Courage, Education & Hope

Lauryn Oates believes that literacy is key to helping Afghanistan achieve permanent stability and security, gender equality and rule of law.

Sipping hot chai tea from a glass cup in the principal’s office of a primary school in Kabul, Afghanistan, Lauryn Oates’s outer calm conceals a simmering frustration. Thousands of dollars in donor money from Canadian Women for Women in Afghanistan (CW4WAfghan) to fund construction of a new school is in limbo. This year, a plot of land was bought from Kabul’s municipal government to relocate the school. CW4WAfghan had contributed $50,000 to build the new facility. But a powerful local chieftain, upset that a school for 235 poor children was to be erected in his district, scuttled the project. Oates and the principal discuss what to do. “We should get rid of that land and get the money back,” says Oates, who is dressed in a headscarf, tunic and long skirt down to her ankles.


The principal, clean shaven, bespectacled and wearing a grey business jacket, says through Oates’s translator that the purchase is under government review and it is not possible to get the money back. The translator looks at Oates and assures her in English that it will be possible to secure their investment, but gently chastises her, “you should have gotten the support of the people there.” However, the fault does not lie with Oates; an overeager school director approved the purchase of land but neglected to consult with the local chieftain. “This is heart-breaking,” says Oates.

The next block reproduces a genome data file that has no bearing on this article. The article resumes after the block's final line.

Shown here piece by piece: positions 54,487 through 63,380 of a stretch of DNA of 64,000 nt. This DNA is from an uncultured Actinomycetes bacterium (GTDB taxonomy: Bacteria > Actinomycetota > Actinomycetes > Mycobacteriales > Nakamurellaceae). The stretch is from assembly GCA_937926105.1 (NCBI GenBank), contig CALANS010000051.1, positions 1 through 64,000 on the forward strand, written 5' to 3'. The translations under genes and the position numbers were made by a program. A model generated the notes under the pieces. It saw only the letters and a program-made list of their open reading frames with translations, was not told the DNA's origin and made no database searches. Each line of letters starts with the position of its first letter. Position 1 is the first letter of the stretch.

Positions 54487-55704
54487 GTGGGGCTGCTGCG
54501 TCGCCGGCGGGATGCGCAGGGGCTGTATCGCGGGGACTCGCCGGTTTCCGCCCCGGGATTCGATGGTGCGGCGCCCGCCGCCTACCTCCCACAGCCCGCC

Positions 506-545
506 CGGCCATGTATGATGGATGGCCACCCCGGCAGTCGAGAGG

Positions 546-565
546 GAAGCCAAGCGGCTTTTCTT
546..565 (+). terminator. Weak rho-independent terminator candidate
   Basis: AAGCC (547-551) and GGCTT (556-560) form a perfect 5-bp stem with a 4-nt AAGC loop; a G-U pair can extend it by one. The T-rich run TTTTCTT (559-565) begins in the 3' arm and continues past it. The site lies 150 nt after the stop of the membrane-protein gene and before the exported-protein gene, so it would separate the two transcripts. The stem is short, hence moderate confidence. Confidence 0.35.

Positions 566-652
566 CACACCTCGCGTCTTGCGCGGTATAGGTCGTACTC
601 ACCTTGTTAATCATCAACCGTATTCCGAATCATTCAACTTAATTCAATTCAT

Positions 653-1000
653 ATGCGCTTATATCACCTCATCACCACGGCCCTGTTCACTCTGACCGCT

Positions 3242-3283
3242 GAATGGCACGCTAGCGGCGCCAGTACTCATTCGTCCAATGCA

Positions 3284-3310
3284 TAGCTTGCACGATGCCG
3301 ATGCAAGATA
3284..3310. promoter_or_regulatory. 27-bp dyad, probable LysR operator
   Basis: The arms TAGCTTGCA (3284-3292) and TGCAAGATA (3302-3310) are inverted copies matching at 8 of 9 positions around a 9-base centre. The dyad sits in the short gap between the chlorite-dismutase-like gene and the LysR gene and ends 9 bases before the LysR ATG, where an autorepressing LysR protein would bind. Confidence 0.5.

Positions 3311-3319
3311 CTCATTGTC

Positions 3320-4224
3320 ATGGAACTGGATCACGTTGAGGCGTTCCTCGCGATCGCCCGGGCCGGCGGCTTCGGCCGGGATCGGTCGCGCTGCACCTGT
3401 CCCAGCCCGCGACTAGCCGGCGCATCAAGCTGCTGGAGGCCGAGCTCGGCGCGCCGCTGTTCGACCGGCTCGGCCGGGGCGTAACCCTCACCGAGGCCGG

“Building schools is not what CW4WAfghan is all about,” says Oates. “A school can be a sheet strung between two trees. It is a school only when it has teachers and curricula.”

“Development is messy,” she says later with dry understatement. And development in Afghanistan is especially chaotic, requiring deep reserves of patience and ingenuity to cope with conservative, misogynous tribal traditions, political corruption and the daily logistical nightmare of navigating dusty, rutted streets patrolled by heavily armed police. It certainly isn’t the end of the world that the school won’t have a new facility in the next year or so, because a source of money has been found to pay the high rent at the current location. “Building schools is not what CW4WAfghan is all about,” says Oates. “A school can be a sheet strung between two trees. It is a school only when it has teachers and curricula.”